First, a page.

Q. Would you say writing chose you or you chose writing?
A. I think it was more a case of writing choosing me. My desire to write began in my grade school years. I loved my English classes, writing stories and poems, anything at all to do with literature. That only intensified through high school and college years. Sadly, I allowed life to get in the way, and my actual writing years did not begin until after my children were grown and independent. I was determined to pursue this lifelong dream.
Q. What do you write?
A. I started out writing fiction stories for children, mainly because I had been a teacher and thought that is the area I should concentrate on. Later, I tried a little adult fiction, then nonfiction and creative nonfiction, as well as a little poetry and articles on the craft of writing. I discovered that my strength and highest interest level proved to be creative nonfiction. These true stories, written with fiction techniques, have been published in a number of anthologies. There are 13 of my stories in Chicken Soup for the Soul books, and I’ve also been published in Guideposts anthologies, Thin Threads anthologies, and several others. I will have two stories in a book in a brand new anthology series in January 2013.
Many of my stories and essays have been published in newspapers for seniors and on internet websites. The majority of these are creative nonfiction. Memoirs and inspirational stories are key here.
Q. What are some things readers are guaranteed to get from your stories?
A. I’ve been told many times that my stories ‘warmed the heart’ of a reader or that they triggered memories for readers. I write about things that readers can relate to. One of my Chicken Soup for the Soul stories is about a valentine box my dad made for me when I was in the second grade. The story is really about me realizing that my father loved me, something children often take for granted until an impressive situation or event brings it to light. The story has been published in many other countries and I’ve had letters from people in other cultures who loved the story. Writing something that pleases others is truly satisfying for me.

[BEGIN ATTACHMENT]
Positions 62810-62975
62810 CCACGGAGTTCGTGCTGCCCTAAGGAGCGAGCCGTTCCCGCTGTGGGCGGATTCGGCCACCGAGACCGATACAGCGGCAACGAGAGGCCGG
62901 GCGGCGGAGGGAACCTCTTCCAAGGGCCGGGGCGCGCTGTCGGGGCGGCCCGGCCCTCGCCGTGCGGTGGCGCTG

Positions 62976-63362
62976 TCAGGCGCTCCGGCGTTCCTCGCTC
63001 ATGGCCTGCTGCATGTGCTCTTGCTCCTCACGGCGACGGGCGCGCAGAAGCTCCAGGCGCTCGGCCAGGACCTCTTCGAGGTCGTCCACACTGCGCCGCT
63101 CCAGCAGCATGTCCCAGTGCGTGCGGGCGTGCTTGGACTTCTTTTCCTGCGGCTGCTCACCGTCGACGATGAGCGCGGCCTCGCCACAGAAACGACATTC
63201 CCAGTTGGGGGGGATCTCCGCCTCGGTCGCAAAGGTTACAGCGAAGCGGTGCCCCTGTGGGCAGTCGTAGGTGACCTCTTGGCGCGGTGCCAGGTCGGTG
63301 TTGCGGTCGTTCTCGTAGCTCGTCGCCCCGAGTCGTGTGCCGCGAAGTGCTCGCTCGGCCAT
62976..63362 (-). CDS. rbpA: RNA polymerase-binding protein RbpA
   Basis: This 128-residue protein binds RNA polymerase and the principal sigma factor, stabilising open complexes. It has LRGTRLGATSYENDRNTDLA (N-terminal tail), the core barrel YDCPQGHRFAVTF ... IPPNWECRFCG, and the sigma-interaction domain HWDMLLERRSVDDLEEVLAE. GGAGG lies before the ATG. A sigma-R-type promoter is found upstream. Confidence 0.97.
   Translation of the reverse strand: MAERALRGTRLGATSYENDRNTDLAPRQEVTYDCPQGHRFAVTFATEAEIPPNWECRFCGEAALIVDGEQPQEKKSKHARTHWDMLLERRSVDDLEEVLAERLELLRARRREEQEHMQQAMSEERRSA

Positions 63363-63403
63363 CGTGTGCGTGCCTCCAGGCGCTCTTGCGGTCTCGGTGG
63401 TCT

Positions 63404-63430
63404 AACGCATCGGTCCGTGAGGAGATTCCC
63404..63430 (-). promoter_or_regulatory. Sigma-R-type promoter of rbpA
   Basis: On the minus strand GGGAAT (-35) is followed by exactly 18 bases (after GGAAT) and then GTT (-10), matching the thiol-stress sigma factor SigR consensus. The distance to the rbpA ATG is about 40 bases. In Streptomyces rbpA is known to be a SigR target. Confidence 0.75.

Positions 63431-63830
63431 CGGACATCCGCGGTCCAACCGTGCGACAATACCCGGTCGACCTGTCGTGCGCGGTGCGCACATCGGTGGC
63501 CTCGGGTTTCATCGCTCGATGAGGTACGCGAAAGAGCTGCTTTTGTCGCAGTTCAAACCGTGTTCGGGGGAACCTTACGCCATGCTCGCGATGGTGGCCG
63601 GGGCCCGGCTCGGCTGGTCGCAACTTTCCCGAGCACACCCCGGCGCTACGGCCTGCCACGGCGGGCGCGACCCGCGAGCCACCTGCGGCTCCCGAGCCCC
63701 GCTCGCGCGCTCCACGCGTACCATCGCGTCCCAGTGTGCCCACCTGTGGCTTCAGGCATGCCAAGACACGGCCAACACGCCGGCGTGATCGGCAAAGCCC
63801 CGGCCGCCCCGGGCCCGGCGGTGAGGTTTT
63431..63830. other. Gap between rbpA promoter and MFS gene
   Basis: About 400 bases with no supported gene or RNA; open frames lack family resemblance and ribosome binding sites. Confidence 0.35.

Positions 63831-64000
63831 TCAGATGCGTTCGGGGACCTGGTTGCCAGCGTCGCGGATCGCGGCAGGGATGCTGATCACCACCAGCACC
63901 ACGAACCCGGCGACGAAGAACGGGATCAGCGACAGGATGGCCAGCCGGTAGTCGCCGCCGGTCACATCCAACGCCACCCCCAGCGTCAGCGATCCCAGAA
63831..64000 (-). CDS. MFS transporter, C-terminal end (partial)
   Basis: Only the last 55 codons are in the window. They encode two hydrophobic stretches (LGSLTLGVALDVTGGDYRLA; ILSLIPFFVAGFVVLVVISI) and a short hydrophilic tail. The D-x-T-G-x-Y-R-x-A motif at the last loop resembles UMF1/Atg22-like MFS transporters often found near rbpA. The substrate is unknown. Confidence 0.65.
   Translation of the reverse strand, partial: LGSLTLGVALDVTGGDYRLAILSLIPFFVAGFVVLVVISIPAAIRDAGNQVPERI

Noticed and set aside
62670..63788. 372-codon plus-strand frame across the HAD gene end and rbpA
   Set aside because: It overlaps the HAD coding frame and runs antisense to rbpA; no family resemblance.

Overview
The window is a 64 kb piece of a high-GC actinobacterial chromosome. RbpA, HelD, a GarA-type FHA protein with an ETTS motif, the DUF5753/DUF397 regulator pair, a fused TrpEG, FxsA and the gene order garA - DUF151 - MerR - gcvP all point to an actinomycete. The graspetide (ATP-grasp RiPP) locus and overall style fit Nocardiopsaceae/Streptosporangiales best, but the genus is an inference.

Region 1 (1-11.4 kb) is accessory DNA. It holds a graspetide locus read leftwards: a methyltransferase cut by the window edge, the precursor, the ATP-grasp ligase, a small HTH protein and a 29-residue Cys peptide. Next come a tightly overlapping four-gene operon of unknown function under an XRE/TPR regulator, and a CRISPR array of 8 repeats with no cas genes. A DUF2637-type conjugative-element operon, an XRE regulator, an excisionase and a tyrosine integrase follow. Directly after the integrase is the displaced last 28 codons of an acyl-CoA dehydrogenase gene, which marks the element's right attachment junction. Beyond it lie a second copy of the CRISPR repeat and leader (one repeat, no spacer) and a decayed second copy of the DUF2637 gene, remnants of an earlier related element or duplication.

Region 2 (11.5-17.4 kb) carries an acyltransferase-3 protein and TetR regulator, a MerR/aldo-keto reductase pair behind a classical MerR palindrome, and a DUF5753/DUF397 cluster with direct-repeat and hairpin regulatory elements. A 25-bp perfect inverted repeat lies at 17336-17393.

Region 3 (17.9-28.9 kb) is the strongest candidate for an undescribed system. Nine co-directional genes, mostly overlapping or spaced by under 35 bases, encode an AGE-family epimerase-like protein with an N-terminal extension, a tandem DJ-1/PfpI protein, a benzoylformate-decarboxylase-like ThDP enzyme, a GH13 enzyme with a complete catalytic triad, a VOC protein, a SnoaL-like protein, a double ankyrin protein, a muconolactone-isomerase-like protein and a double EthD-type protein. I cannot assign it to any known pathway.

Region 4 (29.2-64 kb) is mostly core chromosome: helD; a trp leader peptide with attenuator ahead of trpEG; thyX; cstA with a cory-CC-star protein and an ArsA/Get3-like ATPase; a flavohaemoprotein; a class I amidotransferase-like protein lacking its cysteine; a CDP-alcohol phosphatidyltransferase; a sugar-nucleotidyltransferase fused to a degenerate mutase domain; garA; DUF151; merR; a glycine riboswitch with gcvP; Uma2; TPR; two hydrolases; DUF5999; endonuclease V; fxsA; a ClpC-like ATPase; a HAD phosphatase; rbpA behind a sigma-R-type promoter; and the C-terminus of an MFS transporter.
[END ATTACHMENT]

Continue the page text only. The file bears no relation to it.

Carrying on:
Q. When working on a story project, do you follow a certain regiment?
A. Not really. I’m one of those people who, when inspiration hits, I sit down and write a rough draft immediately. I let it sit for a few days, then revise and rewrite. The ‘letting it sit’ part is of prime importance and I’ve written blog posts on that fact a number of times. One thing I am regimented about is writing my blog. I head for the computer with my morning coffee and write the post for the day–every day of the work week. Consistency in posting helps retain readers.
Q. What advice would you give to someone who needs direction in how to write a creative nonfiction story or a children’s fiction story?
A. Never send out a submission that is your first draft. As I mentioned earlier, let it simmer for a few days, then cut superfluous bits, add whatever might be needed for clarity, check for repetitiveness, sensory details–all the little things that create a good story. Remember the good advice of many professional writers–make sure your story has a beginning, a middle and an end. Do more showing than telling. My own two keywords for writing and marketing your work are patience and perseverance. Don’t give up if writing is something you truly want to do.
Q.What awards or contests have you won?
A. I’ve placed in many writing contests including an annual contest that the Kansas Authors club sponsors, several that have been sponsored by WomensMemoirs.com and various others. This past summer I won two awards at an online magazine for children called Knowonder! One of my historical fiction stories for children won second place in the Readers Choice category and another won the Editor’s Choice category.
Thank you Nancy!